EMS Insider, Expert Advice

Is that a Fork in your Toaster?

05 and 2015.

Recently, there have been several news articles related to an interesting new public safety software designed for police agencies. This software disables all but the mapping and GPS functions of the mobile data computer (MDC) when an ambulance is operating over a certain speed. This has the potential to be a significant safety advance for those of us who drive emergency vehicles with computer screens that compete with trees and pedestrians for our attention.
 

One of the biggest challenges as a leader is determining the probability that the defenses we put in place (policies, protocols, safety guards, etc.) will prevent a bad outcome. While it’s possible to use fancy science like fault trees or Boolean algebra to predict how well something will work, for most of us who work with front line employees, intellectual honesty and understanding how conflicting values drive front line behavior will decrease the chance of harm.

 

Have you ever put a just a-bit-too-large bagel in a toaster? What did you do when the dinger went off and the pop up thingy popped, but no bagel came out? When a toaster manufacturer designs a product, they conduct a failure mode event analysis (FMEA) to determine how the equipment will eventually fail. This is a process that is conducted on nearly every product that makes it into the marketplace. However, the standard FMEA is associated with “work as planned,” in other words, people using the toaster as it was designed. What no one expects, or really plans for (except for the warning sticker on the bottom), is the customer sticking a fork in the toaster to remove their bagel. The expectation is that you will read the manual, heed the warning stickers and never stick a fork inside while it’s plugged in. Those of us in EMS know this unrealistic expectation as “job security.”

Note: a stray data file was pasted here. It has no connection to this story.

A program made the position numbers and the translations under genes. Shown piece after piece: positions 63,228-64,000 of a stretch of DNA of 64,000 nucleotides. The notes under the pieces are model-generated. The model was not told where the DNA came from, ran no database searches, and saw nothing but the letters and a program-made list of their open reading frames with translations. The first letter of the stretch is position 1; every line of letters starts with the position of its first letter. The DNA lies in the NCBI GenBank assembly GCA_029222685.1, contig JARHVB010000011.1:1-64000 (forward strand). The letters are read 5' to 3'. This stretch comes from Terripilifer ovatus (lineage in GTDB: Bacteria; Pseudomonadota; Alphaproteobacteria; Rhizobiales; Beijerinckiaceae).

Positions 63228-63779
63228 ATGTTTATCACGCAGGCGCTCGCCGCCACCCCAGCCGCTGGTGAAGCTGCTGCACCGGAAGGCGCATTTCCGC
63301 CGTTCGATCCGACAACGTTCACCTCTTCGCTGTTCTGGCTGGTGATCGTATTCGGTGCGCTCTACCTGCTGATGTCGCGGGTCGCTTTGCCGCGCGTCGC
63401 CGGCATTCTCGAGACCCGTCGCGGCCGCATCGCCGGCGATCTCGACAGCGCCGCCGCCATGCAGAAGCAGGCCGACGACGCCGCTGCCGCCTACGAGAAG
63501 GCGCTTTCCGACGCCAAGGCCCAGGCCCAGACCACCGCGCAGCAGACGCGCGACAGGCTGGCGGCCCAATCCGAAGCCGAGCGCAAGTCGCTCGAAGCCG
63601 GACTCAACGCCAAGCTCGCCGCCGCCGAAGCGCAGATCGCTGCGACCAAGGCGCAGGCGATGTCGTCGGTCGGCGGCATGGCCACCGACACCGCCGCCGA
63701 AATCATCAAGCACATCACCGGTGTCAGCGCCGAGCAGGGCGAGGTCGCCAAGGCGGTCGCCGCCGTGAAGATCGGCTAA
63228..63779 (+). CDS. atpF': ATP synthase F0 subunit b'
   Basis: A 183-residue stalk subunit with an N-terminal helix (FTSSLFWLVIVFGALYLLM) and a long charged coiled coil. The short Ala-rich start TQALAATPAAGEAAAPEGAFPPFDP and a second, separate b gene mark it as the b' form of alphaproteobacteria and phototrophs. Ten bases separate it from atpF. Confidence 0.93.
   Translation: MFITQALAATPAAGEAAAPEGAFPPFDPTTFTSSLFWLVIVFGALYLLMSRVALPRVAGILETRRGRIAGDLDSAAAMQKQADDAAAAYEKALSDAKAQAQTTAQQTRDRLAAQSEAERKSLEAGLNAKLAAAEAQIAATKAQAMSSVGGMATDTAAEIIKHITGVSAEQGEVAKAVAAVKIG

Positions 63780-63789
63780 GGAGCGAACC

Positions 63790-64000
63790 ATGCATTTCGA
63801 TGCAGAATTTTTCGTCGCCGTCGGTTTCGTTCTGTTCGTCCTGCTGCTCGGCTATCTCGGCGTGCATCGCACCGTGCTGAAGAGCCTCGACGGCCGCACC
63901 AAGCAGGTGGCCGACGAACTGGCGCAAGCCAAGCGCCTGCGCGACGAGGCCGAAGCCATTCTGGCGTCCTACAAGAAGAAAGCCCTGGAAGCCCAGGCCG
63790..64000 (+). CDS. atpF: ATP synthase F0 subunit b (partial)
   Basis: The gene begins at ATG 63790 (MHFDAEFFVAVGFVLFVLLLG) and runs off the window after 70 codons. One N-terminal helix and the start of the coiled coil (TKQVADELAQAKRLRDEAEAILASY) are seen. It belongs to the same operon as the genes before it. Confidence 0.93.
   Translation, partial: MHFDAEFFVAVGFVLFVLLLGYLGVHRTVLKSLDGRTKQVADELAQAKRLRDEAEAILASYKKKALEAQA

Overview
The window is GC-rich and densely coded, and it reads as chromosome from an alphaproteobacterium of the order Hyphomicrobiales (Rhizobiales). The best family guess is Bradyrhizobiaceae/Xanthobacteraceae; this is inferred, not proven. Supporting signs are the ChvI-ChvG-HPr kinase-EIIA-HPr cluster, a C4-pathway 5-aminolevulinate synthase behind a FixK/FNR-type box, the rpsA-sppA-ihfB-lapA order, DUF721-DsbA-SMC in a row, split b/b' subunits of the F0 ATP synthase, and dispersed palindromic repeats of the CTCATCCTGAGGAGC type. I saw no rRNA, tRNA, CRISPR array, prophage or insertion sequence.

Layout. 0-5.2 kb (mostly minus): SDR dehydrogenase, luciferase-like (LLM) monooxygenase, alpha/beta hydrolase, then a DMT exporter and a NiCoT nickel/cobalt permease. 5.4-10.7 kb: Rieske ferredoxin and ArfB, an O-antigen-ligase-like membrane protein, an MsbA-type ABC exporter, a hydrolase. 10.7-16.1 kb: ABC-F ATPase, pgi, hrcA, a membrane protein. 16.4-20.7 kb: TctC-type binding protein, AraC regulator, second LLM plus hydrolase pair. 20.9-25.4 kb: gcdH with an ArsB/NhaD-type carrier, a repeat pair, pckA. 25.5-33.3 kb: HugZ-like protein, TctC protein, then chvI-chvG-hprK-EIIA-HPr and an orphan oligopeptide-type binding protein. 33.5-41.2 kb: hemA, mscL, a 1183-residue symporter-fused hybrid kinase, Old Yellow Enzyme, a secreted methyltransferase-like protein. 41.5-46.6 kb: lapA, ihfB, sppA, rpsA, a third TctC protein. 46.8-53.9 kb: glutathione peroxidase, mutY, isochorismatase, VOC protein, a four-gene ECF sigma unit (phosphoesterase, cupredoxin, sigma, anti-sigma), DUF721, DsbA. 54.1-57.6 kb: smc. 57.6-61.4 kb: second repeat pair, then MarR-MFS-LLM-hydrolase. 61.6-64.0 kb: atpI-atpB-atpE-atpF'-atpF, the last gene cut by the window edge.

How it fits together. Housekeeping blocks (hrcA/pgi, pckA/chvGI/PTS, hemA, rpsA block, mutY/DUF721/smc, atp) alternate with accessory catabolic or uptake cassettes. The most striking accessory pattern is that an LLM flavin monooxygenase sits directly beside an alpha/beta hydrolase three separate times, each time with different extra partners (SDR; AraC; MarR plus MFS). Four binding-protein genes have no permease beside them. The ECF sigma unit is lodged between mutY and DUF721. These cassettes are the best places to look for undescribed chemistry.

Reading the comments written by police officers on web articles about the software that makes their computer a “GPS map only” over, say, a speed of 10 mph, we learn that this obvious solution is not as simple as we might think. It would likely decrease inattentive driving and the risk of a crash. However, the officers see a different set of risks. Are there bad guys with guns running from the scene they are responding to, an ill-mannered dog that has not been fed for a week on a chain in the front yard, or someone with a bad cough and a recent diagnosis of TB in the house?

 

In your FMEA, is it possible to address multiple possible failures (crashes, getting shot, exposure to dogs or bacteria) simultaneously? What values are in play when making this decision? Is it possible to have a GPS map that helps makes a quick response possible, a method to keep responding officers informed in near-real-time of other dangers, and a system that keeps eyes primarily on the road to minimize the risk of crashes? Great question, but what I’d tell you is that the average street officer perceives the primary risks to be an informed arrival and getting to the scene in time for an effective intervention. Most officers will say that they already drive safely because they have not crashed. Managers will point to crash rates that are too high as evidence that there needs to be a change in the systems that provide safety.

 

We will become safer when we start actively looking for these value conflicts then addressing them head on. This needs to happen before investing in new technology or writing new policies that try to govern behavior on the front line. The next time someone presents a new idea or a new piece of technology, you might ask: What would happen if we stuck a fork in it?